When I became aware that Colombian-Belgian choreographer Annabelle Lopez Ochoa had choreographed an acclaimed ballet to Tennessee Williams' A Streetcar Named Desire, I was determined to meet her.
I'm happy she's found something she loves to do and that she does it well. I sit here, in this space because of her, dreaming of days that have past and wondering if this ship has sailed for me. And it's then that I wonder if I'm trying to be a stowaway on her ship.
A fixture in the dance and theater world for over six decades, de Lavallade helped pave the way for current stars like Misty Copeland and Michaela DePrince. In the clip below, I ask whether she carries any sentiments of resentment about the lack of opportunity for black dancers when she came up as opposed to today.
The two works contrasted and complemented each other as duel statements on Chinese culture by Chinese artists of different eras, and offered a suggestion of the future artistic trajectory of the company.
Watching Misty get filled up with emotion about her promotion at her press conference brought tears to my own eyes. I replayed the joy of her accomplishment in my own heart and head all week. All I could think about is that her spirit of perseverance is what I desire for everyone to have to towards their goals and dreams, including my own.
When it comes to otherworldly allure, few story ballets can rival Cinderella. Sergei Prokofiev's score haunts and enchants; the melodies mimic what one would expect from the imaginations of stars and fairies.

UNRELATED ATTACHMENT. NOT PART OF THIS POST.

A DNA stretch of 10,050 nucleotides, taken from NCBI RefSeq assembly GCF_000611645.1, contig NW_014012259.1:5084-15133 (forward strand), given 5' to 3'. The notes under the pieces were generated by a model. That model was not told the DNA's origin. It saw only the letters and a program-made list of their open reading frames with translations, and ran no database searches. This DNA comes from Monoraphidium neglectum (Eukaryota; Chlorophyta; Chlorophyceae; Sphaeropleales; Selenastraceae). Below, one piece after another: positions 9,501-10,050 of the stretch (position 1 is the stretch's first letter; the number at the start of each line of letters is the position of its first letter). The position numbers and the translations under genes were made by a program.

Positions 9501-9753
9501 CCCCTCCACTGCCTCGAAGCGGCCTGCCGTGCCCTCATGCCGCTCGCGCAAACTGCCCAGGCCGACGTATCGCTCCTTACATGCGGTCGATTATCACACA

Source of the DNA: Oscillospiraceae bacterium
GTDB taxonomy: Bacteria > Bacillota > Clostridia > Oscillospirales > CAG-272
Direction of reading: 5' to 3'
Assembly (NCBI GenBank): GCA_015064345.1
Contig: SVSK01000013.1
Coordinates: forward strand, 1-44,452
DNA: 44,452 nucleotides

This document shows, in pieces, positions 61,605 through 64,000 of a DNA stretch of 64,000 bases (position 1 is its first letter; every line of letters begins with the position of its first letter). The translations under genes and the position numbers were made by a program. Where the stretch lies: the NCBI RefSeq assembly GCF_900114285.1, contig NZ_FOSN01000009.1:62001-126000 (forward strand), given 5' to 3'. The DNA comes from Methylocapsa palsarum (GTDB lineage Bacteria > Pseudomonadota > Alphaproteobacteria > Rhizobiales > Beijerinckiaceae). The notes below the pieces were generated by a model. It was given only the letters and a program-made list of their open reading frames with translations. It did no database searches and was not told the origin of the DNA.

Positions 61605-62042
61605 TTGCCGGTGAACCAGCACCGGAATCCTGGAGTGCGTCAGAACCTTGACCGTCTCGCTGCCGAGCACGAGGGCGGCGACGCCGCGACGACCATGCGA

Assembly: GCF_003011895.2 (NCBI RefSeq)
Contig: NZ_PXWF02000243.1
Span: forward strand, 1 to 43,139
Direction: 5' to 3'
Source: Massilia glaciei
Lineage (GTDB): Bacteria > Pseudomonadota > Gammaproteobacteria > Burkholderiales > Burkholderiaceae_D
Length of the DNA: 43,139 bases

Watching the Royal Ballet is like staring at a Degas painting for two and a half hours. The company preserves, but it doesn't push and evolve. Still, it's pretty.
"When I was very young, back in Hungary in the ballet school, my teacher showed us a VHS with Julie Kent," Zoltan Boros, a dancer with Columbia Classical Ballet, said. "I didn't know her, and I didn't know much about ballet ( I was around 12), but I still remember how amazing she was."
When I think of a lake, I imagine its stillness and peace. Calm looms over a clear surface without tides. No matter if the wind shouts or murmurs, the water barely stirs. It's settled, unperturbed. It craves nothing but silence.
Diablo Ballet's 21st celebration performance series at the Del Valle Theatre in Walnut Creek, California was on May 6th and 7th. Dubbed Celebrated Masters, a series of single works by choreographers Robert Dekkers, Val Caniparoli, Troy McIntyre and Arthur Saint-Leon was presented.
She entered the stage to a roar of applause, pausing on the tips of her toes, exhaling and taking in the cavernous Metropolitan Opera House. Was this the title character Giselle, breathing in a new day and unaware of the tragic fate before her, or a veteran performer relishing her final moments?
The Lower East Side has always been a playground for oddballs, creative types who diverge from Manhattan's mold. It's a quirky neighborhood filled with idiosyncrasies and secrets stuffed in blocks and buildings. These days, south of Union Square is trending, a wonderland of bars, movie houses, and restaurants that offer a refreshing contrast to Midtown.
In retrospect, I do remember that when I used to pick my daughter up from dance class she was rarely, if ever, sweaty. Guess that should have been a red flag.
Okay, the biggest lesson I wish I knew at age 22 had to do with taking control of my own career. That means ownership of my own personal narrative, which has to do with personal branding and identity. Sure, that's a marketing-ish perspective, at odds with my nerdliness, but that's the human reality.
"There are times I will need ropes and ladders and caribiners and helmets just to climb down into myself." Madeline DeVries shatters into shards, tortured by music and memories. She crumbles as her eyes accuse.